Closing Day here in Vail brings about a slippery slope of melancholy. Glorious pow stashes that free our souls all season long, endless blue skies, and the love of winter that brings us all together in this special place, these are my favorite things and thinking about them ending for a few months gets me choked up every time.
For the most part I cope with the end of the season with sheer hope. Hope that next year will bring more pow and endless adventure, as it always does. The same hope that I carry around all season and dedicate my snow dances to. Hope is a powerful feeling and a necessity on the path of life. Ernst Bloch proclaims that human hope is an “utopian hunger” in his work “Principle of Hope.”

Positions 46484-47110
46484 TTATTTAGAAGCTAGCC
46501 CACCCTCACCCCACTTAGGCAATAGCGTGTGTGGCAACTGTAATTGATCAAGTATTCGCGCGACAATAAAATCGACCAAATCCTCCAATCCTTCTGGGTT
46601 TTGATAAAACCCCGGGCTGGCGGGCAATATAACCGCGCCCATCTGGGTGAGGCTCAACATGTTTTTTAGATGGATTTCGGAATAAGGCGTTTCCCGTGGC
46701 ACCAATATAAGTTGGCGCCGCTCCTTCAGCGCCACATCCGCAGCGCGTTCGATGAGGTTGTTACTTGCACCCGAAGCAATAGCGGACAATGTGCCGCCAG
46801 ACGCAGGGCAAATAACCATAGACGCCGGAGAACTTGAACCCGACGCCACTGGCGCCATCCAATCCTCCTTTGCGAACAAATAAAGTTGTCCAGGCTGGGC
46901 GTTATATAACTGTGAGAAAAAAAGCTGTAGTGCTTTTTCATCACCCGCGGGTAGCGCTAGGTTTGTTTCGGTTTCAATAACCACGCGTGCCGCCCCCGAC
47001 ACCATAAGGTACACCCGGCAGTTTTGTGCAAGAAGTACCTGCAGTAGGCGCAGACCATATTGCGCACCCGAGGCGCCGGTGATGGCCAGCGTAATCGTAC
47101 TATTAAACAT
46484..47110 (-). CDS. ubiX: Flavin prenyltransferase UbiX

Then there are all of the end of season festivities to get excited about! Pond Skimming Championships, FREE Live Music and silly costumes are highlights of the celebration. Don’t miss it!
Now get out there and embrace what time we have left in our winter wonderland, while holding hope that next season will be filled with endless adventures, blue skies, deep powder, and freedom found.
Hope is the thing with feathers that perches in the soul – and sings the tunes without the words – and never stops at all. ~Emily Dickinson
When the rest of the country thinks about getting ready for winter they think about collecting fire wood, switching to snow tires, putting the snow brush back in the car and getting out boots and sweaters. That dreadful feeling returns because the rest of the country hates winter (from what I see on Facebook). I mean, I do empathize with these people because I grew up in western New York where winter is bone chilling and gray for 6 months of the year.
Up here in the high country we do all of these things too, except hate winter. We treasure winter, and if you don’t, then you should probably move to Florida as my Mother has..